“Please excuse the mess as we try to expand” was the Facebook status I used a couple of months ago to explain the uncoordinated look of my eyebrows as I’ve let them grow out of their “manicured” shape. I’ve been plucking, waxing, and threading my eyebrows since my freshman year in college to get that certain look, and now that I’m in my 30’s, they won’t grow the way I want. When I asked cosmetologists and spa aestheticians about the issue, there appeared to be no real eyebrow growth product. Instead, I heard or read in magazines about olive oil, massage, or Minoxidil (ie. Rogaine). I really wanted to try Minoxidil, but my husband was worried when he read it was hormonally based. So, I became interested in these new products on the market myself as I became frustrated with the lack of growth, even with avoiding waxing for weeks. I did some research, and this is what I found.

Latisse, which is the first marketed product for eyelash growth, was actually found by mistake. Its main ingredient is called bromatoprost, which was and is the main ingredient in glaucoma eye drops, which had the side effect of making eyelashes grow longer. It’s a prostaglandin, or fatty acid, that helps build muscle and hair. How smart was it that someone discovered a way to isolate this ingredient and make an eyelash growth product!

To review the medical background with patients who may deal with a lack of or slowed hair growth, we have to review the definition of alopecia. Damaged hair follicles or lack of growth of hair on the face can be related to many causes—those medical, and those we cause ourselves. My experience had to do with too much waxing and threading, where others may have experienced actual alopecia. Alopecia, in general, is hair loss due to trauma or medical reasons, such as cancer, anemia, thyroid, or other hormonal issues. The most common type is alopecia areata, which occurs in 2% of the population, and is primarily on the head. It usually returns spontaneously on ½ of cases within a year. Alopecia universalis is when damaged hair follicles occur all over the body, including the eyebrows and eyelashes, and is generally longer lasting.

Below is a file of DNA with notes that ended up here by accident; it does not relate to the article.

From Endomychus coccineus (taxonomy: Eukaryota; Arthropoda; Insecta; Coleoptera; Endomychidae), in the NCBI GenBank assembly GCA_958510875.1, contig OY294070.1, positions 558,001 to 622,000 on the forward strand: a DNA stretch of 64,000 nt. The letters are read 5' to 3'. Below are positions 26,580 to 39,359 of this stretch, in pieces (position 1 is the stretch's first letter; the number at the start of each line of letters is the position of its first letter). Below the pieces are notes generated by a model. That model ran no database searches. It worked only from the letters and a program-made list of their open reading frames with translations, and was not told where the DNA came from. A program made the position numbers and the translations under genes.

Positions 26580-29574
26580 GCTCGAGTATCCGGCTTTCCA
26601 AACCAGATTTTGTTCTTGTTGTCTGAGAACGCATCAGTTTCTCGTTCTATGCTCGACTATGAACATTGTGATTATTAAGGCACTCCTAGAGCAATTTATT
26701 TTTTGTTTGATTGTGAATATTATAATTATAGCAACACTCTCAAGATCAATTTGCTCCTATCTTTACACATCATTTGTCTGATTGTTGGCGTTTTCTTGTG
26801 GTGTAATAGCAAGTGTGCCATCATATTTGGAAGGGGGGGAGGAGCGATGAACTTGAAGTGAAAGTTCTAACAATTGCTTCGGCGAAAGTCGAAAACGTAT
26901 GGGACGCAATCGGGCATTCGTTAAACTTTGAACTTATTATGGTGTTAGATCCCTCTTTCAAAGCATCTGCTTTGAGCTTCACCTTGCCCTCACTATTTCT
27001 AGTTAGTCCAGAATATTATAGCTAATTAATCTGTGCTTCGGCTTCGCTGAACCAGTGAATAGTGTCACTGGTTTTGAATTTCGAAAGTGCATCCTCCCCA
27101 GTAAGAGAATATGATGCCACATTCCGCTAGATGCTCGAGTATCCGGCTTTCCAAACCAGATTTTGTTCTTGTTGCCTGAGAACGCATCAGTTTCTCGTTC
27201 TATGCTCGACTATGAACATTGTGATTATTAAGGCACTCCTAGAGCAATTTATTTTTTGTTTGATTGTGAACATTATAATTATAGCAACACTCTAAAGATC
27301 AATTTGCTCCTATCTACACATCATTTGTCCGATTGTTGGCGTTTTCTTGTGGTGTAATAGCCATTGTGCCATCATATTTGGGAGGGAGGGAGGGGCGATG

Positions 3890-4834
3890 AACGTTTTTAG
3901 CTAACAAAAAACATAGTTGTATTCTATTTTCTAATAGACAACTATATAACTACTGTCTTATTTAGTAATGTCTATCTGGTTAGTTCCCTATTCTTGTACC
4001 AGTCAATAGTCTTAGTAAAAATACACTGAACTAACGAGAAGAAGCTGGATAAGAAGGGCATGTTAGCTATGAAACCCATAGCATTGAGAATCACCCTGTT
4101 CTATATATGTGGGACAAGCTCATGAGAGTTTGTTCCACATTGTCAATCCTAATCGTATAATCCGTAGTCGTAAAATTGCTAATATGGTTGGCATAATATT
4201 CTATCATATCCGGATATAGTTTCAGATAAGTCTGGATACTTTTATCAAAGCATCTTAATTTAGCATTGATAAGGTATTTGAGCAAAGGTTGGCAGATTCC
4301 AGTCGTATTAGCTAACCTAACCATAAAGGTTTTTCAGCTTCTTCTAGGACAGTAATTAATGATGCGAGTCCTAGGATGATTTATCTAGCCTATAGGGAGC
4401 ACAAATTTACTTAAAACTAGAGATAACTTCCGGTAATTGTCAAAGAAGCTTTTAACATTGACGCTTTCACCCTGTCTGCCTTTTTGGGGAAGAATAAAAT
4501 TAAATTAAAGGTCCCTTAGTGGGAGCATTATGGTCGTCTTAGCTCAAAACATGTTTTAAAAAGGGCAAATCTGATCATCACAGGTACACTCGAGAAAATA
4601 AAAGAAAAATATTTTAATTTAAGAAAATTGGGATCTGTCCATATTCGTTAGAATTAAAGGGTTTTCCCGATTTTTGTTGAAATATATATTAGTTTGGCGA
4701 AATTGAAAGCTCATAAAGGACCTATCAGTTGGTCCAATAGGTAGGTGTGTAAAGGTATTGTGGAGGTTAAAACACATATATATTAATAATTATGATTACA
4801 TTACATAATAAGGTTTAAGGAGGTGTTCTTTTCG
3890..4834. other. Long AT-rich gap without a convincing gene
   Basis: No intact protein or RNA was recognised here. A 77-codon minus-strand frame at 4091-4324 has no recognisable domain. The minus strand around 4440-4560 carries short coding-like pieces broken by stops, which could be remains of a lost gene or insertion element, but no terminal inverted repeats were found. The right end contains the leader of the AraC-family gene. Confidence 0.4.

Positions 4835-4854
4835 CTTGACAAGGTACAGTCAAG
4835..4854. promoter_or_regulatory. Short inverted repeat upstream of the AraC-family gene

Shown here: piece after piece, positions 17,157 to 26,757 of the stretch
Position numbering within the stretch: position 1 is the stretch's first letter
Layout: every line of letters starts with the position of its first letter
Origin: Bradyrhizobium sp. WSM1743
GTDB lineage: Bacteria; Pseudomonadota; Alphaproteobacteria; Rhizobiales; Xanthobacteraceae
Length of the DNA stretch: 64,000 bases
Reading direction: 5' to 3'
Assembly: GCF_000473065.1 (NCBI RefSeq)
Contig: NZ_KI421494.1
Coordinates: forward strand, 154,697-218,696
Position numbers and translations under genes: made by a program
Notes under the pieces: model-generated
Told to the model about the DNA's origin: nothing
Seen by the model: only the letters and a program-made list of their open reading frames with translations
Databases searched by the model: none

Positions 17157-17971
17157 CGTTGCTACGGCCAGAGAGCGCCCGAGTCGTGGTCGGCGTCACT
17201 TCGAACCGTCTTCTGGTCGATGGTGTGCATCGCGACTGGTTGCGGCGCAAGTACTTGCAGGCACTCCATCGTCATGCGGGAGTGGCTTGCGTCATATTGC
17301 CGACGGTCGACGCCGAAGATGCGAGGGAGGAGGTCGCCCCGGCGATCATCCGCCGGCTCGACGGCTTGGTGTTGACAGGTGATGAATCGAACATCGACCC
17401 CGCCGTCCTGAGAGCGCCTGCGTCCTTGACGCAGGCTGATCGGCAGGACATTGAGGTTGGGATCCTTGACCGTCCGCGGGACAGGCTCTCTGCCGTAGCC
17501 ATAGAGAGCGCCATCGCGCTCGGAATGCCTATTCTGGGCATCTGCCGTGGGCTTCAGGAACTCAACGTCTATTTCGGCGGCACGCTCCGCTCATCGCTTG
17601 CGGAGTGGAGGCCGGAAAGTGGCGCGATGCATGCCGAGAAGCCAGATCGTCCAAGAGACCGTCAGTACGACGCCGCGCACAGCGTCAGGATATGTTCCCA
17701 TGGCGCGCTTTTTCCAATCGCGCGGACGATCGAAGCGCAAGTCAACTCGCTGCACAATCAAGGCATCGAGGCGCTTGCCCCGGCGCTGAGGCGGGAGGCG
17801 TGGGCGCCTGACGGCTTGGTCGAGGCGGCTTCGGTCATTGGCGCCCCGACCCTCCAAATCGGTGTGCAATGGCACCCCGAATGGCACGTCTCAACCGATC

The most important thing to do, I think, is to first understand the natural growth cycle of hair on the face before figuring out how the marketed serums will work. Naturally, it takes a full‐grown eyelash about 6‐8 weeks to grown on its own. It takes an eyebrow about 4 months and hair on the scalp about 3‐4 years. Because I was more interested in re‐growing my eyebrows, I wanted something to shorten that length of time.  Unfortunately, there are no “eyebrow growth serums”, but there are those marketed specifically for eyelashes. Some of these serums can be used on the eyebrows also, understanding of course the longer growth cycle. What I’ve tried recently is use one of the marketed eyelash serums on both my eyebrows and my eyelashes. To avoid liability, I won’t say which one I’m using, but at least for these past couple of weeks I’ve not experienced any side effects, such as eye irritation, conjunctivitis, or skin changes. Do I think my eyebrows have grown longer than they would have without the serum? I’m not sure yet, but maybe. If you’re interested, try one and let me know what you think.

Be Healthy and Be Blessed,

Dr. Swiner


Canadian Family Physician, July 2000, p. 1469


There must be something about the warm weather and sunshine of the summer that causes some young (and some old) minds to become reckless. I say this in awe, as I seem to have been treating many more sexually transmitted diseases (STDs) within the past couple of months than I have all year long! And unfortunately, those that I have been treating for it are my young teenagers and 20-somethings. This inspired and prompted me to do a review of the most common STDs and myths about them. I hope that if you’re a parent with a child in this age group that you remind them of a couple of things.

The first issue is a scary one for me as a doctor is I hear the statement, “But I feel fine and don’t have any problems” as a frequent answer to whether a person wants to be tested for STDs. Let me say that this is an uninformed statement to make, especially for my men out there. STDs often are transmitted and can linger around and inside the body for years before they’re detected with testing. Even though you personally don’t have symptoms doesn’t mean that you can’t pass it to the next person. Don’t ever let the fact that you don’t “feel bad” be your rationale for declining testing.

Statistically, all women between ages 15-25years should have testing for Gonorrhea and Chlamydia every time they have their annual pap smears and physical exams, regardless of whether or not they have any symptoms. Both are bacterial infections of the sexual organs. Typically, women will complain of a different kind of discharge (mucus) than they would normally have. Sometimes, this mucus is of a different color or character (yellow or green, thick) and may cause irritation, itching, or burning with urination or with intercourse. Both men and women can experience these symptoms, but what I’ve noticed is that men may not suffer ANY of these classic symptoms and still have the infection.